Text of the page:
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The Warriors, the Spurs, and dynasties passing the torch in pro sports

The Age of the Splash Bros is washing away the Kawhi Leonard-era Spurs.

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NBA: Playoffs-San Antonio Spurs at Golden State Warriors Kyle Terada-USA TODAY Sports

Summer is here in the Bay Area, where, for the third time in the last four years, the Golden State Warriors are raucously celebrating a world championship. The sweet nectar of Hennessy and the rich scent of fresh (legalized) ganja satiates the citizens of Oakland. They gleefully reminisce on how the champs buried those old Spurs, plucked those plucky Pelicans, grounded those misfiring Rockets, and swept LeBron James out of “The Land”.

Speaking of those San Antonio Spurs, I was disturbed from my usual morning ritual of standing on my balcony, overlooking the Bay, painting Baroque-inspired scenes of the Warriors domination (today’s piece had the working title of “Curry: Taker of Ankles”). My phone was vibrating relentlessly; I immediately knew something important and basketball related was occurring.

I holstered my paint brush in one of my smock’s pockets, flipped my Nokia open, and read the shocking headline. KAWHI LEONARD WANTS OUT OF SAN ANTONIO.

At that moment, I felt a single, small tear, welling up in my left eye. This was the final coup-de-grace for the Golden Dynasty; watching San Antonio’s last relevant superstar demand his freedom from their decaying empire.

What a long time coming this has been.

The Spurs, Larry Holmes, and the Era of Boring Dominance

As a child, I remember my dad animatedly regaling me of the exploits of Muhammad Ali in his hey-day. He recounted to me in vivid detail the charm and fury of Ali, how he was a living superhero, larger than life.

“And then, after he retired,” I pressed, “Who was “The Man”? Like, who was did the next era belong to?” My father’s shoulders deflated ever so slightly.

“Oh, ummm, that’s Larry Holmes,” his voice answered respectfully, but nowhere near as animated. “Holmes actually beat Ali. I mean, Ali was HELLA old, but he still beat him bad. Holmes wasn’t flashy like Ali, and a lot of people didn’t really gravitate toward him like they did Ali. But...hey, Holmes had a great jab!”.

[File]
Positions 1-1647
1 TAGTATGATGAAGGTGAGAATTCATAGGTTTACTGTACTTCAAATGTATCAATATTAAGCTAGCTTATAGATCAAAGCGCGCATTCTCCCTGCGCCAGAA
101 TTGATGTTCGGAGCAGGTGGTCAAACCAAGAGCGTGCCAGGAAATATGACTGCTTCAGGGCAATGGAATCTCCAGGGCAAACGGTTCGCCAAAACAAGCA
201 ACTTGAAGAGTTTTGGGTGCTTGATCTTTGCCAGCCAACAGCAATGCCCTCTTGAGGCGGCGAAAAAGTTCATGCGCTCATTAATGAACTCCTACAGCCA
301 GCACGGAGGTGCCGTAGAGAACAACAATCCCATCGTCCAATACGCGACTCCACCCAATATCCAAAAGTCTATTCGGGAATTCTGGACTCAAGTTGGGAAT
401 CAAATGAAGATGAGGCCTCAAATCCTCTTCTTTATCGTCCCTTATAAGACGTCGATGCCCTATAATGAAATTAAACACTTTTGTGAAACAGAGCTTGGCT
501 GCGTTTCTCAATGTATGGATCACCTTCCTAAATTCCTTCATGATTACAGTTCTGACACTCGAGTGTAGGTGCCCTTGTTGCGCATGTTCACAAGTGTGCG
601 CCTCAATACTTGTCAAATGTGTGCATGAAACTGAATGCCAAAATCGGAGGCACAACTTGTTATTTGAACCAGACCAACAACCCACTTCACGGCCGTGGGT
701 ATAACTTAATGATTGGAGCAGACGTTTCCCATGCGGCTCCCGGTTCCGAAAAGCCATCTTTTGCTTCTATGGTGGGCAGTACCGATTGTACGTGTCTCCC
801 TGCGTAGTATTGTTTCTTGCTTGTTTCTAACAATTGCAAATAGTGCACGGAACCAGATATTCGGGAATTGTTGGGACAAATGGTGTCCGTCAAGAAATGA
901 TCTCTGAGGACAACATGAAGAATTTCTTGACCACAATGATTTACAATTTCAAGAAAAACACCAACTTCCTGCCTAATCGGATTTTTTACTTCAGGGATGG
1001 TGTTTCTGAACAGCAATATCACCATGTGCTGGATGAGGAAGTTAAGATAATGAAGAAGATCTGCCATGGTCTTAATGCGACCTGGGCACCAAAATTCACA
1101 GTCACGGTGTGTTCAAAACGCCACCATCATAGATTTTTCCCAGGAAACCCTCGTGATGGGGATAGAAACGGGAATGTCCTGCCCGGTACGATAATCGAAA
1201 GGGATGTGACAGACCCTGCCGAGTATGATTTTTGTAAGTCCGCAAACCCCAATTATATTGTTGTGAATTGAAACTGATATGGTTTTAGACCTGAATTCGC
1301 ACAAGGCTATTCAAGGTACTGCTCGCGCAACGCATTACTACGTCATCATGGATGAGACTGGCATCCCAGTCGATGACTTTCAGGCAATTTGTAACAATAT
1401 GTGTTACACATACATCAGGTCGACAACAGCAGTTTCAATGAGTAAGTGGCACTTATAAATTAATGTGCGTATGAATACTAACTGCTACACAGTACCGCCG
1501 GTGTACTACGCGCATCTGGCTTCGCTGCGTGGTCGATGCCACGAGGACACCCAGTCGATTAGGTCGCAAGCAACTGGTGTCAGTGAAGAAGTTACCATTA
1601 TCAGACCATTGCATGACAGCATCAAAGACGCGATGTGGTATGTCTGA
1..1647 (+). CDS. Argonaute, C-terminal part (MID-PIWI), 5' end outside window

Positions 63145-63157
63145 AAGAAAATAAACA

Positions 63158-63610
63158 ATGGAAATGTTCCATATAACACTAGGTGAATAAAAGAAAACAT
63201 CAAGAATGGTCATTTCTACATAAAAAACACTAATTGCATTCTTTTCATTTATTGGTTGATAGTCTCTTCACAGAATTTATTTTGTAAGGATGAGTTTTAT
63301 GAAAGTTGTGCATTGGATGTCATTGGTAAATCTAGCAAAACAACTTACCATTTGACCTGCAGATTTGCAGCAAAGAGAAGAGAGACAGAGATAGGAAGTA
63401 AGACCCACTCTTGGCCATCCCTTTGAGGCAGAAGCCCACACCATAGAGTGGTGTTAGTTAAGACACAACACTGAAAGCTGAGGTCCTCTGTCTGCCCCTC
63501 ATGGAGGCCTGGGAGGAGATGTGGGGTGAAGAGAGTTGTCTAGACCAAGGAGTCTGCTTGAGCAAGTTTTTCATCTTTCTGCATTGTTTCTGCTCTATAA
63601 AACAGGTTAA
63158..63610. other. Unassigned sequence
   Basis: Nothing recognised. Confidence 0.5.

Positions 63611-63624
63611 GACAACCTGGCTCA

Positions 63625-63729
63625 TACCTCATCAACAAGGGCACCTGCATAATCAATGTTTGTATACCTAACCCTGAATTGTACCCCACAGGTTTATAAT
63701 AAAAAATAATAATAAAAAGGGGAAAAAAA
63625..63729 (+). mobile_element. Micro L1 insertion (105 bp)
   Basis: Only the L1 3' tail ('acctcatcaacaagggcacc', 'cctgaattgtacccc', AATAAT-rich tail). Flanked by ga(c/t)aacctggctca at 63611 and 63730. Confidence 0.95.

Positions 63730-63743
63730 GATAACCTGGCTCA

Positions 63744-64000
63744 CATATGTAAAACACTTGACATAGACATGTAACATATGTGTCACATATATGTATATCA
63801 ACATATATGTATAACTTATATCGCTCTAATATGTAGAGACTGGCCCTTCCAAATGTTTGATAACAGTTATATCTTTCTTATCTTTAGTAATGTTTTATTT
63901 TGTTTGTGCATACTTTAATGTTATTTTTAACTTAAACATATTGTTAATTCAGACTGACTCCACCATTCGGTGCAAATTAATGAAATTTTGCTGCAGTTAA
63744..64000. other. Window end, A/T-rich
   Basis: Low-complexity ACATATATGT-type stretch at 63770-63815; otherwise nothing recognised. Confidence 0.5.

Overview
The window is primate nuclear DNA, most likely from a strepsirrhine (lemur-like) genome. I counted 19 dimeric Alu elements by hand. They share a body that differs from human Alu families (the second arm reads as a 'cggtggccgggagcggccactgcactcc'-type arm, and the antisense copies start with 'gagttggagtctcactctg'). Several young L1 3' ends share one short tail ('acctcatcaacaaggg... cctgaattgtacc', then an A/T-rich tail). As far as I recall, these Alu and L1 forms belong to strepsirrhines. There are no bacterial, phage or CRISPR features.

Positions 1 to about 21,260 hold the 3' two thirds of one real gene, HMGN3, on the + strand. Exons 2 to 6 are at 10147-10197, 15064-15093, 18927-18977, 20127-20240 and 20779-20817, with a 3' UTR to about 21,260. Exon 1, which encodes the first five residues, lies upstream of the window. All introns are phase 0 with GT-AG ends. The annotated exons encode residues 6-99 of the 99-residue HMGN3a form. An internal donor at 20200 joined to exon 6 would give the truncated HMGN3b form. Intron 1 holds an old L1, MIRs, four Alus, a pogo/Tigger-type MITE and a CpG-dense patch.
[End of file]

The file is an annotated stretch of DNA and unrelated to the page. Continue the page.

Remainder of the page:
For educational purposes, here’s three minutes of the great Holmes, jabbing.

My dad went on to talk about Holmes achievements with a dry politeness; showing the kindness to a great man’s legacy as a true student of the game should. I Wikipedia’d Holmes’ 48-0 record to start his career (second only to Rocky Marciano), and 19 consecutive heavyweight title defenses over seven years (the second longest such streak in boxing history at the time). Extremely impressive.

Still...the visceral resonance Ali held with my boxing fanatic father spoke volumes compared to the muted appreciation he expressed regarding the hall-of-fame career of Holmes.

In basketball terms, I’ll probably be expressing a similar dichotomy of sentiments to my future children, when comparing Michael Jordan’s Bulls of the 1990s to the Tim Duncan Spurs dynasty.

I mean, when Jordan sealed the Bulls’ sixth and final championship in 1998 with that iconic, game-winning shot, I felt like I had just watched the ending to the greatest superhero movie of all time. ESPN’s Larry Schwartz wrote of the impact Jordan, one of the world’s greatest athletes, had on our culture:

“Tall, dark and bald, he is the first man of the planet. The former Chicago Bulls guard had the rarest of gifts, the ability to transcend his sport. His fame and skill were intertwined, much as they were in earlier generations for a select few, such as the Babe and Ali.

‘What has made Michael Jordan the First Celebrity of the World is not merely his athletic talent,’ Sports Illustrated wrote, ‘but also a unique confluence of artistry, dignity and history.’”

On the other hand, in the near two decade stretch since then, the Spurs have had a Holmes-like run of sustained, unassuming success. They won the first post-Jordan era title in the lockout shortened 1999 season, and the last title pre-Curry era in 2014.

Their list of accomplishments include:

Remarkably, they never won back-to-back championships (like we just did). While the Lakers also had five titles post-Jordan and pre-Curry, we can’t forget they spent several years bottom-feeding in that span. The Spurs steadily remained the marquee team of that period.

I’ve taken the liberty to splice in two Spurs videos. The first, is a quick ode to the greatness of Tim Duncan and head coach Gregg Popovich’s relationship for all of the warm fuzzies.

The second clip, is for my basketball nerds and hoop junkies out there to appreciate how the Spurs have schematically dominated the league. Much like the Spurs reign, the video is long and educational (hella dry).

San Antonio has been the model of consistency, and “playing the game the right way”. While most other teams (especially like ours) sneer, flex, and shimmy, San Antonio saw no need for the dramatics. The Spurs respectfully kicked their opponent’s asses for damn near two decades with pure execution and grace. They shared the ball, played lockdown defense, and won games with the quiet satisfaction of a married father of three submitting his taxes online, on time, and mistake-free.